The National Hockey Association

  • Posted on: 25 December 2014
  • By: lrigby

The National Hockey Association (NHA) was born in the midst of a dispute by the owners of the Eastern Canadian Hockey Association, a professional adaptation of the Association known as the Eastern Canadian Amateur Hockey Association.  In 1908 the word amateur was removed since its teams were allowed to hire professional players.  This dispute began because Montreal Wanderer franchise owner J. P. Doran was attempting to move his team from the Montreal Arena to his own rink, the Jubilee Arena.  His rink was considerably smaller than the Montreal Arena and the other owners stood to lose money in gate receipts.  They responded by disbanding the ECHA and forming the Canadian Hockey Association (CHA) without the Wanderers Franchise.  At the same time Ambrose O’Brien of Renfrew, Ontario was trying to gain admittance into the newly formed CHA for his team the Renfrew Creamery Kings (which would later became known as the Renfrew Millionaires). The Creamery Kings were the champions of the Federal League but were turned down for a Stanley Cup Challenge by the trustees since the Federal League was not considered competitive enough to mount such a challenge. A chance meeting of Jimmy Gardner of the Montreal Wanderers and Ambrose O’Brien of the Renfrew Millionaires at the Windsor Hotel in Montreal, site of the CHA founding meeting, lead to the creation of the National Hockey Association (NHA).  Both franchises had been subsequently turned down for acceptance into the CHA.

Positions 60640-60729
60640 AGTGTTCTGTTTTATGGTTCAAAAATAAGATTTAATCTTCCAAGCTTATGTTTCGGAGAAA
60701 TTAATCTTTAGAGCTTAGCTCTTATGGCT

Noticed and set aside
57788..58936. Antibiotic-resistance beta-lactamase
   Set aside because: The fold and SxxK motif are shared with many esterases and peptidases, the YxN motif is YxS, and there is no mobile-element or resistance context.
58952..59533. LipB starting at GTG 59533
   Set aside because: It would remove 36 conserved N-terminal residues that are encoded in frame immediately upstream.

Ambrose O’Brien, whose father was a very successful mine owner, agreed to finance four teams in the newly created league.  It was Ambrose’s desire to create a league competitive enough for his beloved Renfrew Millionaires to have a chance to challenge for the Stanley Cup.  The league began with five teams including the Cobalt Silver Kings, Haileybury Comets, Montreal Canadiens, Montreal Wanderers and the Renfrew Creamery Kings (Millionaires).  Their rival, The Canadian Hockey Association only lasted a few weeks and dissolved due to low attendance.  The Ottawa Hockey Club and the Montreal Shamrocks were immediately absorbed into the NHA and the Quebec Bulldogs joined  the following season.  The union of the CHA and the NHA left the NHA as Canada’s predominant professional hockey league.